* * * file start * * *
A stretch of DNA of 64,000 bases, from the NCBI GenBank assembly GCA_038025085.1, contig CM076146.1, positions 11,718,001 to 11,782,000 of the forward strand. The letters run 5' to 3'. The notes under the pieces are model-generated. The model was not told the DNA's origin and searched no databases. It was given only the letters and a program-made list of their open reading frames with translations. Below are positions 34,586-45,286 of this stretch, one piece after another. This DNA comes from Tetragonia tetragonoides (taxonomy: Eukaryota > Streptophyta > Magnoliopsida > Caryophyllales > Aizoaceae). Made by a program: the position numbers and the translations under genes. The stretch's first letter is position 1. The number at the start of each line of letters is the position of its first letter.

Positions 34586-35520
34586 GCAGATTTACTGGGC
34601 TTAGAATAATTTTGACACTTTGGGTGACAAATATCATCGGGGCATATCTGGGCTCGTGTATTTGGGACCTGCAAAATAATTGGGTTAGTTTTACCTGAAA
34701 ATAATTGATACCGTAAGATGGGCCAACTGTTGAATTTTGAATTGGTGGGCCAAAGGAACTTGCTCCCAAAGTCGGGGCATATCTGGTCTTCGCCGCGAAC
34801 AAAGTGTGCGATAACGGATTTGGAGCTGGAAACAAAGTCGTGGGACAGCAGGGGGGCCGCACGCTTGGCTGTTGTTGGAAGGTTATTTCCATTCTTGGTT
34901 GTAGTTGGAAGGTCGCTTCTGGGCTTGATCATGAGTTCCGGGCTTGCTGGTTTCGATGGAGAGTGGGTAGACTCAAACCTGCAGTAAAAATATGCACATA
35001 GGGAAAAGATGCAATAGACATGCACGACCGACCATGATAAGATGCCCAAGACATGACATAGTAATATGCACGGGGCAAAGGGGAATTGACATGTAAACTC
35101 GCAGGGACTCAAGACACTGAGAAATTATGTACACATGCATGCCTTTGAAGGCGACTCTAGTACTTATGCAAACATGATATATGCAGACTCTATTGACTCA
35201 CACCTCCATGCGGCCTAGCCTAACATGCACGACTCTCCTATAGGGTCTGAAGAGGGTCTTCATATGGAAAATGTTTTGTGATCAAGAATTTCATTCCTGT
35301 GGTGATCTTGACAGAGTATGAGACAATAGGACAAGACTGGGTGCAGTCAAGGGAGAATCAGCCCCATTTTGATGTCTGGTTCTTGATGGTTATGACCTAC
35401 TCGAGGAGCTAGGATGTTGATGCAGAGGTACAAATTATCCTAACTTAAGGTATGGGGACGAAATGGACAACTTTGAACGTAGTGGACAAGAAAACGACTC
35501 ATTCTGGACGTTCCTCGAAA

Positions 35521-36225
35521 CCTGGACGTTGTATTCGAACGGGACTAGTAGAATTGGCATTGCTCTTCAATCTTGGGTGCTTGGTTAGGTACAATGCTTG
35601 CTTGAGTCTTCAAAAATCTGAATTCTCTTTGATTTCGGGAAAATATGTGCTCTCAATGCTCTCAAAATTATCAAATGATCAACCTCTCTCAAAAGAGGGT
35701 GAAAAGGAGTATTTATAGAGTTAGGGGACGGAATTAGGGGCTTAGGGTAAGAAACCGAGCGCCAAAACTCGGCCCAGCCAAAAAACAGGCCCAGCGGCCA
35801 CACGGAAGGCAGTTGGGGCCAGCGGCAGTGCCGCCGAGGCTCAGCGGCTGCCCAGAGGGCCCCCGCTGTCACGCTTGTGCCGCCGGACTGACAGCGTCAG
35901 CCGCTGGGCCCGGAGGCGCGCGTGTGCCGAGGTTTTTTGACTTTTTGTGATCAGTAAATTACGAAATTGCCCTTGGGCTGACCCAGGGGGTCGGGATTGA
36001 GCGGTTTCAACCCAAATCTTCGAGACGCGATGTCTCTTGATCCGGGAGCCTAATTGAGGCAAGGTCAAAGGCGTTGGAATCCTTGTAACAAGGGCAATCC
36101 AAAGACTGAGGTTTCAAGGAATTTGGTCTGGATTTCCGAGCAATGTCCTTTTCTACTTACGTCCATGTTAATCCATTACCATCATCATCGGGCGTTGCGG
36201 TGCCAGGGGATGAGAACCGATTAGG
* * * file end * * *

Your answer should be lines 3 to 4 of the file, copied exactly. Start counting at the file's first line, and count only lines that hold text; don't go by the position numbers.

34586 GCAGATTTACTGGGC
34601 TTAGAATAATTTTGACACTTTGGGTGACAAATATCATCGGGGCATATCTGGGCTCGTGTATTTGGGACCTGCAAAATAATTGGGTTAGTTTTACCTGAAA